First off, there are ways to mount encrypted partitions without having to enter the passphrase manually or storing it on the system that is being protected. Look at Mandos for one example of this; it's basically a client/server application that stores the key to unlock the encrypted container separate from the container itself. An attacker would at the very least need to gain access to the content of both systems in order to be able to circumvent the security. An alternative to this might be something like the YubiHSM or even just a low-tech solution of a few thumb drives attached to the key rings of trusted employees. This renders your issue about having to enter the passphrase on boot or storing it on the system itself largely moot.
Second, full-disk (or even just whole-partition) encryption allows for efficient and reasonably reliable destruction of data: with any half-way competent crypto, if you throw away the keys, then the data becomes inaccessible. This can be important if you are decomissioning a hard drive that won't respond normally to host commands. It also means you don't need to worry at all about drive-level relocation of sectors in terms of data remanence (and can likely dismiss that issue entirely).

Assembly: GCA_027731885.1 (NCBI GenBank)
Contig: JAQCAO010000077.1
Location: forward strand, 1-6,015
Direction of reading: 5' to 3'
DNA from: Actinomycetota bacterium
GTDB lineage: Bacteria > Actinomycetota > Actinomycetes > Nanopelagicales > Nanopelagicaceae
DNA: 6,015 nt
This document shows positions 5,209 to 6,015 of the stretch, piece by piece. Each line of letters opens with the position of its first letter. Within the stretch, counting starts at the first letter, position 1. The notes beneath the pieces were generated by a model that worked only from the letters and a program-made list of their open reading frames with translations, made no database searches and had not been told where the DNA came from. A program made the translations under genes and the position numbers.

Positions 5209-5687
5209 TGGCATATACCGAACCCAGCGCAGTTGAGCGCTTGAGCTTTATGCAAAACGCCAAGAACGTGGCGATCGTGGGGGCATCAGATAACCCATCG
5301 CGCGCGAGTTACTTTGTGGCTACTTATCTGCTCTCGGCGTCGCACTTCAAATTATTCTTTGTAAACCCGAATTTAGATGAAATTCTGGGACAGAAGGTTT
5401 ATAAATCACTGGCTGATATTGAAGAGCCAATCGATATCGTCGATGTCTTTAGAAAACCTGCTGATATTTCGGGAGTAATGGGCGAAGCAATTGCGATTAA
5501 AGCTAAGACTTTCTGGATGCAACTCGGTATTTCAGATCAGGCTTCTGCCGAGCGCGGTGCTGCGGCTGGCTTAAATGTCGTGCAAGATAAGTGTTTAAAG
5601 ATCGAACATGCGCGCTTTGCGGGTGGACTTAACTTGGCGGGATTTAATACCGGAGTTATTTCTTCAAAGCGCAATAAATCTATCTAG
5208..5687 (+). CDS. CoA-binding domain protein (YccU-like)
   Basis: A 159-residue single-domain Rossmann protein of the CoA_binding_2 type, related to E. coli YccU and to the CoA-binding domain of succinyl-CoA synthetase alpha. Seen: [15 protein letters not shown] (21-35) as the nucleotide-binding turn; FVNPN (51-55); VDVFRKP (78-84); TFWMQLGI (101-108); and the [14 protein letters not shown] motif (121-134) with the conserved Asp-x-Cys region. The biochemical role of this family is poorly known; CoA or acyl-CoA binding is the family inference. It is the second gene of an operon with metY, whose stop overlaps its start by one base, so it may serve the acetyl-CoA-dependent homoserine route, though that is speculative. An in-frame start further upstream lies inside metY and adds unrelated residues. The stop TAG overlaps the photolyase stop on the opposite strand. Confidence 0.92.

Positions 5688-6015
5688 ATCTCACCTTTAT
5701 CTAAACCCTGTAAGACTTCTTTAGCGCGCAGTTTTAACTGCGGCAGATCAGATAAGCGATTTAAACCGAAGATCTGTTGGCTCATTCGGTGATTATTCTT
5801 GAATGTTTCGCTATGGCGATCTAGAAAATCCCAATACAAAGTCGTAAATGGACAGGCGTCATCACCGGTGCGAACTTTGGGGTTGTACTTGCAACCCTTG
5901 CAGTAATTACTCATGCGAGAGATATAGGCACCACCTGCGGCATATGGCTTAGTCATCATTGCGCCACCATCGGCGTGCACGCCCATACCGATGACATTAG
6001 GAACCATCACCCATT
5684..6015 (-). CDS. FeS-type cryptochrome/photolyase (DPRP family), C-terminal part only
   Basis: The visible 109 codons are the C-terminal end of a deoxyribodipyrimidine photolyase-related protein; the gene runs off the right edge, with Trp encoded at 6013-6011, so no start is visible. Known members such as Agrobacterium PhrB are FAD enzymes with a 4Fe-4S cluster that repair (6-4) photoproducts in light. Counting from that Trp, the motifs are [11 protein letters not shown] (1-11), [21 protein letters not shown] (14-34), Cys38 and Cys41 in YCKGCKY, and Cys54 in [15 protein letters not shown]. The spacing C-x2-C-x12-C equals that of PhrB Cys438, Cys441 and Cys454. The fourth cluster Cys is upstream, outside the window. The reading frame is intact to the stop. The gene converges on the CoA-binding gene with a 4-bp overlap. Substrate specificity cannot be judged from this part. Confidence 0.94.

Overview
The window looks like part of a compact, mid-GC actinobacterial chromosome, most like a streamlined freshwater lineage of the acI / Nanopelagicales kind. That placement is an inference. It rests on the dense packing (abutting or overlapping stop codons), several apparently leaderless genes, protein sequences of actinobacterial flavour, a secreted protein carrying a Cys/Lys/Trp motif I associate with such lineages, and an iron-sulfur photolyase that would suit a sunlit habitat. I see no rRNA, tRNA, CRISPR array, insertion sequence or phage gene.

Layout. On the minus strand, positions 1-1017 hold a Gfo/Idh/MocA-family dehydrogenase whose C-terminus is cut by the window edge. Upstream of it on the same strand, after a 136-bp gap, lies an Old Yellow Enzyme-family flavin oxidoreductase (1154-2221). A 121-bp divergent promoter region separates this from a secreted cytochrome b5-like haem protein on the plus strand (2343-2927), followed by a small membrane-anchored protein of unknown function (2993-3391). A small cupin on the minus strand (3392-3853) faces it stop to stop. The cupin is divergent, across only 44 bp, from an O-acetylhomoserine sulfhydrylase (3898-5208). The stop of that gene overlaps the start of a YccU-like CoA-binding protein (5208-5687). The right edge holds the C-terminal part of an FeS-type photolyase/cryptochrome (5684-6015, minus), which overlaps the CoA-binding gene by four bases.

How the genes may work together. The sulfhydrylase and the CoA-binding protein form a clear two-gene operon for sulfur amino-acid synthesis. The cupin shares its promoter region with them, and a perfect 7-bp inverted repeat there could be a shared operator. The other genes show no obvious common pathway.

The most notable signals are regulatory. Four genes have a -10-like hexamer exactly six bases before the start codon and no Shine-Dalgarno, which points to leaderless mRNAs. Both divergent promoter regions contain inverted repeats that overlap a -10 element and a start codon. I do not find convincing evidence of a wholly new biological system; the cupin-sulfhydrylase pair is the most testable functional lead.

That said, obviously while the system is running the encrypted file system needs to be fully accessible, so there are many attack vectors that full-disk encryption does not at all protect against. It does, however, add an additional layer of difficulty for someone who wants to attack the data at rest, at potentially marginal cost to the defender. For many situations, especially if you can handle the key management problem, such a trade-off can make sense.